While I could write several blogs on this topic, let me start with two tips that I believe could make a huge difference in your home!

Do what you ask of your kids.

This seems simple and like a no-brainer, but the more I talk to teens, the more I realize that we are failing at this. While their are perks to being an adult and setting the rules, when they are around and watching you, follow your own rules! If you ask them to put away their phones for a specific time or activity, do the same. Do they have a time limit on how much they can be on their phones? Try to stick to a similar schedule!

They are watching you, and you set the example of how to interact with your phone. This is especially true for when you drive. Ouch…but if you don’t want your teenager to text (or tweet) and drive, put your phone away in the car. Don’t text, don’t have phone conversations that can wait until you get to your destination, don’t be catching up on your Facebook comments while you are driving your kids. Show them how to be responsible and safe!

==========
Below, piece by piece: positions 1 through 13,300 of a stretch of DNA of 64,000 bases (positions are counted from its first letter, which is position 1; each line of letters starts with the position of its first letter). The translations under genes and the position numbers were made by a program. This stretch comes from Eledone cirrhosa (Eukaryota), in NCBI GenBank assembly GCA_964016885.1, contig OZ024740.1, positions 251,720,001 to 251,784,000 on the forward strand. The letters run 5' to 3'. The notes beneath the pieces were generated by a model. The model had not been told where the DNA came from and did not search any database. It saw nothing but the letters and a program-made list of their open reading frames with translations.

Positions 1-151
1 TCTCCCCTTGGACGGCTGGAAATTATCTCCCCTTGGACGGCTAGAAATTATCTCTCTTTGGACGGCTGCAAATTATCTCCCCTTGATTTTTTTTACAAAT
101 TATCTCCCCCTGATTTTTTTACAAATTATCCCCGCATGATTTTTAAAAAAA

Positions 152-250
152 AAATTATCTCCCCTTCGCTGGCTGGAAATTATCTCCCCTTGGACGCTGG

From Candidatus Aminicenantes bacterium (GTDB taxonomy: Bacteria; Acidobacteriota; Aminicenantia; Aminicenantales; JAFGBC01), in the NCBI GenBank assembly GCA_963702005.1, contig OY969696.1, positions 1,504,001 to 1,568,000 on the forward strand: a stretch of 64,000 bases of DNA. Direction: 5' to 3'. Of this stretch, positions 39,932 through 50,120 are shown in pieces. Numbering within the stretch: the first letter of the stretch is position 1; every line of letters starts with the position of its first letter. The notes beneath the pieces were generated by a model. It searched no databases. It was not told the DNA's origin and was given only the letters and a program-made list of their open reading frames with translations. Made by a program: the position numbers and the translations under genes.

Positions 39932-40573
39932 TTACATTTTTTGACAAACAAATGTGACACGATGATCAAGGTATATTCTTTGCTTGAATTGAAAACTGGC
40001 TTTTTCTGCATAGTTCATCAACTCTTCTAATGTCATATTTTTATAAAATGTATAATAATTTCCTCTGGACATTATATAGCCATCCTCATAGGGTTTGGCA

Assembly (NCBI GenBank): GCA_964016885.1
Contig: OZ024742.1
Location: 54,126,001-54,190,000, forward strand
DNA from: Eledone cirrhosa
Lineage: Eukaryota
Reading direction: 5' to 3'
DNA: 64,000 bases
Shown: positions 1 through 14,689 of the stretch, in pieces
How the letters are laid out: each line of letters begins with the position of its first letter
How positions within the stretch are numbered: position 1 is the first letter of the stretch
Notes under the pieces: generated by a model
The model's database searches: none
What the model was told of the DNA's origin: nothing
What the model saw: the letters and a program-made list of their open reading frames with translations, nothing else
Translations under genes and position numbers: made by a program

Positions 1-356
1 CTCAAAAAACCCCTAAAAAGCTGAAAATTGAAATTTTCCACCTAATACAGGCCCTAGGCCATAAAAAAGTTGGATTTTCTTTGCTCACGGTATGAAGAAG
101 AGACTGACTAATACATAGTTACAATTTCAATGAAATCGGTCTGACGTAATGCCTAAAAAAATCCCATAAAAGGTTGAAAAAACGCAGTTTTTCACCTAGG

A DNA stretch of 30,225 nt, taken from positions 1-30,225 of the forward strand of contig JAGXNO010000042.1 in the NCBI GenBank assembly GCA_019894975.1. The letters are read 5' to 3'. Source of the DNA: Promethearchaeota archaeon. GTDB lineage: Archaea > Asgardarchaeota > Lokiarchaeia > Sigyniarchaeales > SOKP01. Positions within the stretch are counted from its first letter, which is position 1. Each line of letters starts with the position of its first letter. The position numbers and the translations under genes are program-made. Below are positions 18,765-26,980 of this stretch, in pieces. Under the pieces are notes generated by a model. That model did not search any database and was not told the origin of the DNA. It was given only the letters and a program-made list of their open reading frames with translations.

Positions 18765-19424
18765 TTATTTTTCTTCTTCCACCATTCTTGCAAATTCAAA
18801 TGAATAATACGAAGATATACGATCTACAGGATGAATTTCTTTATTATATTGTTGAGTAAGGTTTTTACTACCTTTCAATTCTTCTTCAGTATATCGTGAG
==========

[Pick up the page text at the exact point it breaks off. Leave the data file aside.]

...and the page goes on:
Make “family time” sacred.

Find small ways to make the time you spend as a family special. While it may be unrealistic to expect your teenager to put their phone away anytime they are are with a family member, you can set aside specific times that are phone-free. Some examples could be dinner time, the first 15 minutes after they get home from school, special family activities, or when you watch tv or a movie as a family. Once you ask them to make the activity you decide on phone-free, follow the rule above and put yours up as well!

This might mean that you put your phone on “do not disturb” to keep you from reading texts, checking email, or answering phone calls. Unless it is an emergency, anything on your phone can wait until that sacred time is over. You communicate the importance of family time by your actions. Distractions and phones can kill a family moment – don’t let your teenager down by not giving them your full attention!

So, what do you think? How have you set boundaries in your home? How have you made family time sacred and special? Share with us – we always love new ideas!
Karlie Duke was in one of Teen Life’s original support groups and now is our Communications Director. She is passionate about encouraging students to live better stories.